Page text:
HE’S best known as the author of the massive international bestseller, Trainspotting, but few with an interest in the crime genre will be unaware of the output of the immensely-talented Scotsman, Irvine Welsh.
Lately, Welsh has turned his attention to familiar territory for Shots readers with the publication of his new novel, CRIME.
The book reprises a character from an earlier work, FILTH, and has attracted some media controversy for its examination of the taboo subject of child abuse.
Shots sent TONY BLACK to interview Welsh about his new book and get the low-down on how police react to his work, his beloved Hibs, and more besides …
TONY BLACK: I think this is the third time I've interviewed you now ... am I in the running for the 'official biographer' gig?
IRVINE WELSH: I've had quite a few offers but it would be a boring read, so I'll probably spare the world that one!
There's one thing I always ask you about -- so I'll get out the way right now -- Hibs, is Mixu up to the job?
I'm just back from Sweden, so not a great time to ask! No, it’s still early days. He's done a great job steadying the ship but he needs to bring in some quality in the middle of the park and get them passing. It'll be a big season for him but I'm convinced he'll do well.
CRIME is the new one, how do you describe it?
It's an existential thriller, looking at how people come together and fight back against the hurt that's been visited on them. It's actually my most upbeat book I think.
It's a tricky subject to tackle, did you have any reservations? And if so, have they been borne out by the reaction to the book?
It was a hard one to write, but that's the way I like it. Novelists should set out to do more than entertain and I like to push myself. The initial reactions to the book have been positive, so it's vindicated doing it for me.
Some sections of the media accused you, stupidly it must be said, of cashing in on the Madeleine McCann case, how did that make you feel?
Such people are mentally retarded; it's the only real explanation I can offer. Is there a list of what authors can and can't write about now? And do they honestly think that people are interested in reading novels on this subject? They really should look at what's actually selling in any Waterstones before making such daft comments. If I wrote a book about fairies, pixies and elves, some people would say I was exploiting lovable magical icons. It's the usual knee-jerk stuff from tiresome bores who love to moan. The Madeleine McCann case is distressing enough for everybody without it being flagged up all over the place to serve some twisted fool's need for petty point-scoring.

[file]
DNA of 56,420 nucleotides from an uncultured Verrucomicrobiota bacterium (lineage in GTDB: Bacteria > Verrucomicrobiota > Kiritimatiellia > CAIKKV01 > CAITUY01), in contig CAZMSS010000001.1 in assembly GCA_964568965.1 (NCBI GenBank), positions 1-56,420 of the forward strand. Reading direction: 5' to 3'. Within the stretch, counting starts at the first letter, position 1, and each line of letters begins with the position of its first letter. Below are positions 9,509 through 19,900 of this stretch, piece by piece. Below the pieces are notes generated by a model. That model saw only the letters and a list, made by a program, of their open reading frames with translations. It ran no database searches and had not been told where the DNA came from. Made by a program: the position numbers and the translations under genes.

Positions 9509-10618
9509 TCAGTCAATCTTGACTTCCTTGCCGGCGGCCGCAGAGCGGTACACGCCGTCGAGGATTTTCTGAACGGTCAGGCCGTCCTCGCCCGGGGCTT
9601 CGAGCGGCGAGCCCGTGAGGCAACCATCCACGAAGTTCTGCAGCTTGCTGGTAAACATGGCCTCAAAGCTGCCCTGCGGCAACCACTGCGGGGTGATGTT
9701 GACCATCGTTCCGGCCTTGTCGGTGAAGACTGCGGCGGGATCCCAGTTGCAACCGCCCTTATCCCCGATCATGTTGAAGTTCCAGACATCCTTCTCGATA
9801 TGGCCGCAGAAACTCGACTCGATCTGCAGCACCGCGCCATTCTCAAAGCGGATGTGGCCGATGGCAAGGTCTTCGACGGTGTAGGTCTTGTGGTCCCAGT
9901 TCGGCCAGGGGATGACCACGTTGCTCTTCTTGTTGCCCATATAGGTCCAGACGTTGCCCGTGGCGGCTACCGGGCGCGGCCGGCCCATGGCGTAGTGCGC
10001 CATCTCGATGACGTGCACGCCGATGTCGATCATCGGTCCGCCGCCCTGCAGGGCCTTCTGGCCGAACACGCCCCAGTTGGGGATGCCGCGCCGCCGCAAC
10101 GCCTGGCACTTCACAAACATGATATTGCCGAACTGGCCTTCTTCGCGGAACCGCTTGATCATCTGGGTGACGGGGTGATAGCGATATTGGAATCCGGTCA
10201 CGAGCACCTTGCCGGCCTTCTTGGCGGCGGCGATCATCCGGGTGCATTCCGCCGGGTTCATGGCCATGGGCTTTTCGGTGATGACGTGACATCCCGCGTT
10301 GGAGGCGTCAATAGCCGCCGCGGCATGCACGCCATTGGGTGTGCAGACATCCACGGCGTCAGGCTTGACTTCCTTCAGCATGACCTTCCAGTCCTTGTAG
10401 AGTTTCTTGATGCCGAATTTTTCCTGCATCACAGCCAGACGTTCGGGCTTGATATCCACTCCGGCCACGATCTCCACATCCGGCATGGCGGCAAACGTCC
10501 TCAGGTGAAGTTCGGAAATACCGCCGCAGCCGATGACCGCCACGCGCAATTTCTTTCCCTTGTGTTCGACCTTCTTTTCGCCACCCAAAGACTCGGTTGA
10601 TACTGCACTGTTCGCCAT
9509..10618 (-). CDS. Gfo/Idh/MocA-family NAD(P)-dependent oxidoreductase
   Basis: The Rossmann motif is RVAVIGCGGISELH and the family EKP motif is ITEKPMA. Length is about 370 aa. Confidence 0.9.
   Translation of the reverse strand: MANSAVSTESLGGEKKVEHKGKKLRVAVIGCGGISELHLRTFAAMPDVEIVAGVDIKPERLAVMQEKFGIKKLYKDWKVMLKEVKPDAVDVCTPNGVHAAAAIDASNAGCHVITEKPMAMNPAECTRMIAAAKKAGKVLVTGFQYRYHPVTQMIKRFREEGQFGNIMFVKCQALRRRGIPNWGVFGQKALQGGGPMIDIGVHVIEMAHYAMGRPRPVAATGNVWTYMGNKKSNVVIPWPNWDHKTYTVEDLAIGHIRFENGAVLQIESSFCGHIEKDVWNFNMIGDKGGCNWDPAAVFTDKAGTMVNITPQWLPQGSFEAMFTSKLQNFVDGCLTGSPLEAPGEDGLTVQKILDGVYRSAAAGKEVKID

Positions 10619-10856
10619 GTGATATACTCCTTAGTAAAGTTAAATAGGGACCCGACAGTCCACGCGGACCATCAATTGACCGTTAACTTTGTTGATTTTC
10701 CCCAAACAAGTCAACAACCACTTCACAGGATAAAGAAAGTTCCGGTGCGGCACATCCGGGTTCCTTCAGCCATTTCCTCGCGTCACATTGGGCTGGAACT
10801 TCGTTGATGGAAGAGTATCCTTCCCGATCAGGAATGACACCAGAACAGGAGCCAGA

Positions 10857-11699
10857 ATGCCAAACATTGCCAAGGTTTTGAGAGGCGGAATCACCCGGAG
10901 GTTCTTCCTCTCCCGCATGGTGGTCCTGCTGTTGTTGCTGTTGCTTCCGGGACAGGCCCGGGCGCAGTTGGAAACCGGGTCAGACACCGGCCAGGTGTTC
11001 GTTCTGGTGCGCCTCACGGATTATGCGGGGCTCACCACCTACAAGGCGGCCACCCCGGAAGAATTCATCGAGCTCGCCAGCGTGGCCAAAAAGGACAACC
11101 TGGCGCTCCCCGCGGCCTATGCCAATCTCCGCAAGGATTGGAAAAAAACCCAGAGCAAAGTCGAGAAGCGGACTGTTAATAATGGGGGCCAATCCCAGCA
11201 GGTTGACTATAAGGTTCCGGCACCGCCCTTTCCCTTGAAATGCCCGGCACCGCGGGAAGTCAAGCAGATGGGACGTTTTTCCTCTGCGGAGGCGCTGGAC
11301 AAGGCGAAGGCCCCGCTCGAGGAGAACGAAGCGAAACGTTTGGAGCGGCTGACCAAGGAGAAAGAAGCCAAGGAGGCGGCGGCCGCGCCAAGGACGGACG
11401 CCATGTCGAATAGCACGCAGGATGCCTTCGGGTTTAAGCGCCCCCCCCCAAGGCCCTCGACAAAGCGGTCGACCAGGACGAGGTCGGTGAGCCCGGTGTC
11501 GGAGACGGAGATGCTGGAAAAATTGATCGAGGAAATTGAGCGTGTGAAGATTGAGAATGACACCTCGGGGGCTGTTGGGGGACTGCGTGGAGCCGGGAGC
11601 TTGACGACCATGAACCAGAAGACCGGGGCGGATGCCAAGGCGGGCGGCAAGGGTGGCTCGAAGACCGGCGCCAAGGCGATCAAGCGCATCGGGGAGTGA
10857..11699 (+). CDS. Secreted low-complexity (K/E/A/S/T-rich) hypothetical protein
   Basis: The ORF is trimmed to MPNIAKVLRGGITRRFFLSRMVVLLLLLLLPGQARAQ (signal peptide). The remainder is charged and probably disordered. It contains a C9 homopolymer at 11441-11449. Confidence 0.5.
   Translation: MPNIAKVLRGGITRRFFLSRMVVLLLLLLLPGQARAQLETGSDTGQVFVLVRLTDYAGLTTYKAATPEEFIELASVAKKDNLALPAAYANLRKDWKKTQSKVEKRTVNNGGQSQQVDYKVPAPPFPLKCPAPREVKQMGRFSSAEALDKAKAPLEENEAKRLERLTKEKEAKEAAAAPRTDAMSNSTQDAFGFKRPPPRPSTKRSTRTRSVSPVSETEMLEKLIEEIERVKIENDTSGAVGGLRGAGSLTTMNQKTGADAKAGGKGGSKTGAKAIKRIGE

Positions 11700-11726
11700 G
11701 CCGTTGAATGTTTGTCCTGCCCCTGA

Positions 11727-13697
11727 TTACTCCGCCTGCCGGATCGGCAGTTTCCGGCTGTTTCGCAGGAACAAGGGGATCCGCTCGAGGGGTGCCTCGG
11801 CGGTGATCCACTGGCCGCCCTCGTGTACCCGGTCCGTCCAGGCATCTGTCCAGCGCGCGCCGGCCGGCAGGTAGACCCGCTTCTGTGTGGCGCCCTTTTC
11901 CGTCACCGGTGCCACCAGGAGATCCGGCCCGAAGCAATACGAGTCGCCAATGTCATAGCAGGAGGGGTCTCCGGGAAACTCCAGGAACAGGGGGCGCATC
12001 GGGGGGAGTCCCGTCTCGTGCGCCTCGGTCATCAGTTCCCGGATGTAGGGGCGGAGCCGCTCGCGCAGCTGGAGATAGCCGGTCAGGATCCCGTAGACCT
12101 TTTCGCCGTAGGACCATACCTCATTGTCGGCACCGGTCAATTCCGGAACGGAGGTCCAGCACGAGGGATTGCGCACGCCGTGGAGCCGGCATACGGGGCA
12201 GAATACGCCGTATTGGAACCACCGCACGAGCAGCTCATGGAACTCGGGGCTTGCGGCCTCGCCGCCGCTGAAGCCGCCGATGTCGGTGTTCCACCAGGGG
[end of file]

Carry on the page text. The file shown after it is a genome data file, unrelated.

Did you read the Irish crime writer Declan Burke's comments about the issue on his blog? The overriding message from the feedback was one of support for you tackling the topic.
I think many people in Ireland in particular, know all about the terrible pain caused by the long silence on this terrible issue. It doesn't surprise me at all that I've received a lot of support for writing about it.
I know when I was writing PAYING FOR IT for a time I felt really uncomfortable writing about the people-trafficking of teenagers for prostitution ... it just seemed meaningless to make fiction about something that so obviously devastates the lives of people in real world. Did you feel like that too?
Of course. The McCann case was one instance. I couldn't go on with the book for a long time when that broke. Writers are human beings too, and we get effected by the same stuff as everybody else. It seemed trivial to write a novel when there were real people whose live were devastated by this horror.
I heard you mention recently a friend of yours once revealed to you he had been a victim of child abuse, how did you react to that?